6 East Coast Castles to Visit for a Fairy Tale Road Trip
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Lucy Quintanilla/iStock

Once the stuff of fairy tales and legends, a variety of former castles have been repurposed today as museums and event spaces. Enough of them dot the East Coast that you can plan a summer road trip to visit half a dozen in a week or two, starting in or near New York City. See our turrent-rich itinerary below.


59 miles from New York City

The crumbling exterior of Bannerman Castle
Garrett Ziegler, Flickr // CC BY-NC-ND 2.0

Bannerman Castle can be found on its very own island in the Hudson River. Although the castle has fallen into ruins, the crumbling shell adds visual interest to the stunning Hudson Highlands views, and can be visited via walking or boat tours from May to October. The man who built the castle, Scottish immigrant Frank Bannerman, accumulated a fortune shortly after the Civil War in his Brooklyn store known as Bannerman’s. He eventually built the Scottish-style castle as both a residence and a military weapons storehouse starting in 1901. The island remained in his family until 1967, when it was given to the Taconic Park Commission; two years later it was partially destroyed by a mysterious fire, which led to its ruined appearance.


116 miles from Beacon, New York

William Gillette was an actor best known for playing Sherlock Holmes, which may have something to do with where he got the idea to install a series of hidden mirrors in his castle, using them to watch guests coming and going. The unusual-looking stone structure was built starting in 1914 on a chain of hills known as the Seven Sisters. Gillette designed many of the castle’s interior features (which feature a secret room), and also installed a railroad on the property so he could take his guests for rides. When he died in 1937 without designating any heirs, his will forbade the possession of his home by any "blithering sap-head who has no conception of where he is or with what surrounded.” The castle is now managed by the State of Connecticut as Gillette Castle State Park.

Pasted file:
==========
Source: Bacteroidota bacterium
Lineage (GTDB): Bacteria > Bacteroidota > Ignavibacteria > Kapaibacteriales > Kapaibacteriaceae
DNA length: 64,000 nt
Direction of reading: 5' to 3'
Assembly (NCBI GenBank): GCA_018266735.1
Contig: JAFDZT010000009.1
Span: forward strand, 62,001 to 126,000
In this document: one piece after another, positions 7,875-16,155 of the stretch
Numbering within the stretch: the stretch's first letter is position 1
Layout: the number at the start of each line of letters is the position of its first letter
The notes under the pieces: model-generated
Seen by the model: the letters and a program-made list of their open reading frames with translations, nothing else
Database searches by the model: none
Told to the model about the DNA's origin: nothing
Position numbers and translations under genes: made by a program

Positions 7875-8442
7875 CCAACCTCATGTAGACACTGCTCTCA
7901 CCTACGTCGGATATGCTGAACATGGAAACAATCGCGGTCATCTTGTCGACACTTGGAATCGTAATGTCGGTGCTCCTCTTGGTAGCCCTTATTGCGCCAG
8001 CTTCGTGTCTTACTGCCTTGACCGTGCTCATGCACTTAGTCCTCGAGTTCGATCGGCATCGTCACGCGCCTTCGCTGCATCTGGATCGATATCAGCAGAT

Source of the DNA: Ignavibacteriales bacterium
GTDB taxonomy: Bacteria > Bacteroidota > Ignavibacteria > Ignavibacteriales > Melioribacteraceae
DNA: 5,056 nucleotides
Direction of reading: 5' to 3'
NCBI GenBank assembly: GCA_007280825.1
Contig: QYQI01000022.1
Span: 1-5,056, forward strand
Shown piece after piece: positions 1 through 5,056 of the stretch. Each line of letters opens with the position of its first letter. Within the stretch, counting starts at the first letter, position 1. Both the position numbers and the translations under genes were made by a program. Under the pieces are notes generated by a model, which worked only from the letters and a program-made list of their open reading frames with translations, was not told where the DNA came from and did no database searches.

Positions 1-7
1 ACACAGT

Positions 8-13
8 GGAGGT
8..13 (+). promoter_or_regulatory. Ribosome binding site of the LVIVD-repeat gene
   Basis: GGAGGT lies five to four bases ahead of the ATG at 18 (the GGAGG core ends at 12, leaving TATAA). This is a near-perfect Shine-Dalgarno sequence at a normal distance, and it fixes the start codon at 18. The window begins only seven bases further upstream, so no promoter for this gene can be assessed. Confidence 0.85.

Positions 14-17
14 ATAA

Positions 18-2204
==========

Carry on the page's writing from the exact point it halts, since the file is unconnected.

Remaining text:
74 miles from East Haddam, Connecticut

The exterior of Belcourt castle
Jenna Rose Robbins, Flickr // CC BY-SA 2.0

Prominent architect Richard Morris Hunt designed Belcourt Castle for congressman and socialite Oliver Belmont in 1891. Hunt was known for his ornate style, having designed the facade of the Metropolitan Museum of Art and the Breakers in Newport, Rhode Island, but Belmont had some unusual requests. He was less interested in a building that would entertain people and more in one that would allow him to spend time with his horses—the entire first floor was designed around a carriage room and stables. Despite its grand scale, there was only one bedroom. Construction cost $3.2 million in 1894, a figure of approximately $80 million today. But around the time it was finished, Belmont was hospitalized following a mugging. It took an entire year before he saw his completed mansion.


111 miles from Newport, Rhode Island

Part of the exterior of Hammond castle
Robert Linsdell, Wikimedia Commons // CC BY 2.0

Inventor John Hays Hammond Jr. built his medieval-style castle between 1926 and 1929 as both his home and a showcase for his historical artifacts. But Hammond was not only interested in recreating visions of the past; he also helped shape the future. The castle was home to the Hammond Research Corporation, from which Hammond produced over 400 patents and came up with the ideas for over 800 inventions, including remote control via radio waves—which earned him the title "the Father of Remote Control." Visitors can take a self-guided tour of many of the castle’s rooms, including the great hall, indoor courtyard, Renaissance dining room, guest bedrooms, inventions exhibit room, library, and kitchens.


430 miles from Gloucester, Massachusetts

It's a long drive from Gloucester and only accessible by water, but it's worth it. The German-style castle on Heart Island was built in 1900 by millionaire hotel magnate George C. Boldt, who created the extravagant structure as a summer dream home for his wife Louise. Sadly, she passed away just months before the place was completed. The heartbroken Boldt stopped construction, leaving the property empty for over 70 years. It's now in the midst of an extensive renovation, but the ballroom, library, and several bedrooms have been recreated, and the gardens feature thousands of plants.


327 miles from Alexandria Bay, New York

Part of the exterior of Fonthill castle

In the mood for more castles? Head south to Doylestown, Pennsylvania, where Fonthill Castle was the home of the early 20th century American archeologist, anthropologist, and antiquarian Henry Chapman Mercer. Mercer was a man of many interests, including paleontology, tile-making, and architecture, and his interest in the latter led him to design Fonthill Castle as a place to display his colorful tile and print collection. The inspired home is notable for its Medieval, Gothic, and Byzantine architectural styles, and with 44 rooms, there's plenty of well-decorated nooks and crannies to explore.